Getting (re-)indoctrinated into cognitive and historical poetics as a way to think about reading and understanding literature has thrown up some questions about how we perceive, categorize and move about the objective world we find ourselves in, in terms of the definition and location of shapes. That is, books, paintings, and films use their respective media to present shapes distinguished from each other via edges, literal edges like in the composition of a shot, but also conceptual edges between different lines of dialog, or types of ground.
This fixation has fed back into movie-watching. People talk about binge watching as a problem but in fact I struggle to take a break from reading (professionally, vocationally, and non-productively) and do something else to relax. Some people just keep working to cope. It’s awful.
But at least I can leverage my privilege as a coastal elite to see analog 70 and 35mm prints of old movies in NYC.
Obviously movies are replete with edges, and it was nice to attend to them with a renewed interest. Moreover, analog film is excellent! Projected film improves every cinematic experience, even DEATH ON THE NILE.
The organization Subway Cinema has been collecting and exhibiting vintage prints of great Hong Kong action movies that used to play in movie houses throughout Chinatown and Times Square. I had the pleasure to see DYNAMITE FIGHTERS, the first leading role for Michelle Yeoh (whose victory lap performance in EVERYTHING EVERYWHERE ALL AT ONCE blew out my expectations), shot on location in Manchuria—and the film grain made the setting so alive!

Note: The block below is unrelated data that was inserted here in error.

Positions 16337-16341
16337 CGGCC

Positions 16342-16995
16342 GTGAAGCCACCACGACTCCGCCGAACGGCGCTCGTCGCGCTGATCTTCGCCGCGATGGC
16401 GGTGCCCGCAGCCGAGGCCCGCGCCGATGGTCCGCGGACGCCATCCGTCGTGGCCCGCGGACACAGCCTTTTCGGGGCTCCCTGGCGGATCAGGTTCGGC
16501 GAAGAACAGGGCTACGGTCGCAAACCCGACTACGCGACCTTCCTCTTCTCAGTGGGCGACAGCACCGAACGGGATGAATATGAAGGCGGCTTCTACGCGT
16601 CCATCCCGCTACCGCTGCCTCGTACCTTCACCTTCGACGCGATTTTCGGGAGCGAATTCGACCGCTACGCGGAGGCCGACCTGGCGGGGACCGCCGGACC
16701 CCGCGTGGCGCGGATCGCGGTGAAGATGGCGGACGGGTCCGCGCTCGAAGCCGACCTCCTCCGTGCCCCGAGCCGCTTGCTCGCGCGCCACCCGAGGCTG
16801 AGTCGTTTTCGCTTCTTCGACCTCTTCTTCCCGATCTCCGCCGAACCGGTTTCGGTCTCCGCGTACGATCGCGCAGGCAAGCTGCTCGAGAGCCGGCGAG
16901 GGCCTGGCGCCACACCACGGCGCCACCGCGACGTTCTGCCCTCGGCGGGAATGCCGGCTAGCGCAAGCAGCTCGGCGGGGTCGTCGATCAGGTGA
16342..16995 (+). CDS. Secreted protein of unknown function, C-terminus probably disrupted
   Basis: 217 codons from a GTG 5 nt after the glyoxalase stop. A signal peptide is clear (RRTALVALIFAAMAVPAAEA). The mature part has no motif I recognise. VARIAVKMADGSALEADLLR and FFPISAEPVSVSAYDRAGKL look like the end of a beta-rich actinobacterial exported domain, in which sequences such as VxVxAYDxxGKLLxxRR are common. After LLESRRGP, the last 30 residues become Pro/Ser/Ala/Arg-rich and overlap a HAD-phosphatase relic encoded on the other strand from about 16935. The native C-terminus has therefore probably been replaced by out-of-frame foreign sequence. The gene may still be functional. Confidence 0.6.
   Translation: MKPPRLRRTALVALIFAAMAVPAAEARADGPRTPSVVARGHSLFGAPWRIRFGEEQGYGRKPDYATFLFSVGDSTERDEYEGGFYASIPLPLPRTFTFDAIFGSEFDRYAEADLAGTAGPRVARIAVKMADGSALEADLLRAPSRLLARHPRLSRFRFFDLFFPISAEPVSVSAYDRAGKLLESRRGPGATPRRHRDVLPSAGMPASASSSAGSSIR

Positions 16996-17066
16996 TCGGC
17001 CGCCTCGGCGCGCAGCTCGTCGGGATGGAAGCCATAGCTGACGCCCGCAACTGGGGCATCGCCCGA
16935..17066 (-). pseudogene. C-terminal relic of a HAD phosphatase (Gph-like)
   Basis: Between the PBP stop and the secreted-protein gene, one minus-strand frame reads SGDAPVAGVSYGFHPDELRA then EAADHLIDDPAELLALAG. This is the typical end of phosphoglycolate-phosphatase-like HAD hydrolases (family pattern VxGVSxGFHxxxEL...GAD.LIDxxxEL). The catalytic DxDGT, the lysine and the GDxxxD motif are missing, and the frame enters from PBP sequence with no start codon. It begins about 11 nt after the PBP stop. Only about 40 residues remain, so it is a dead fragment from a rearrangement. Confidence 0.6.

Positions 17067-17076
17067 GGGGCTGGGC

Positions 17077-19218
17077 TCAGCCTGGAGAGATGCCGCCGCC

Another treat was Jet Li starring in FIST OF LEGEND. This remake of FIST OF FURY is more lighthearted and more complicated in plot. Once again high level production design for a period piece. What a joy to see the Golden Harvest logo on the big screen, jittery, strobey, scratched to hell and with the optical soundtrack not yet working. The host noted we were watching an English dub of mysterious origin. It was different from the one you can find on YouTube, thankfully.
After viewings on a portable DVD player from the early aughts and on YouTube, a full scale analog screening of Eisenstein’s great film convinced me it was the best movie ever made.
Soon as it began the realization hit me that this was a nearly 100-year-old piece of film stock (maybe younger, it was a MoMA export print). The picture looked fantastic. There was no soundtrack whatsoever, and it wasn’t missed. I was looking forward to seeing the red flag raised on the battleship, but apparently the tint faded away over time.
Many shots were absolutely epic: the revolting sailors diving into the water to rescue their fallen leader trapped in the rigging; the massive crowd shots in Odessa, naturally. The editing goes without saying: the sailor dashing the plate to the floor like a discus thrower, the stone lions “awakening” along with the masses under the cannons of tsarism. And I remember a shot that “doesn’t really work” in terms of standard compositional practice: we see workers coming up a gangplank onto a jetty I think, but they’re thrown to the right edge of the frame while the camera is mainly looking at a wall, so that the main attraction is the shadows they cast on it.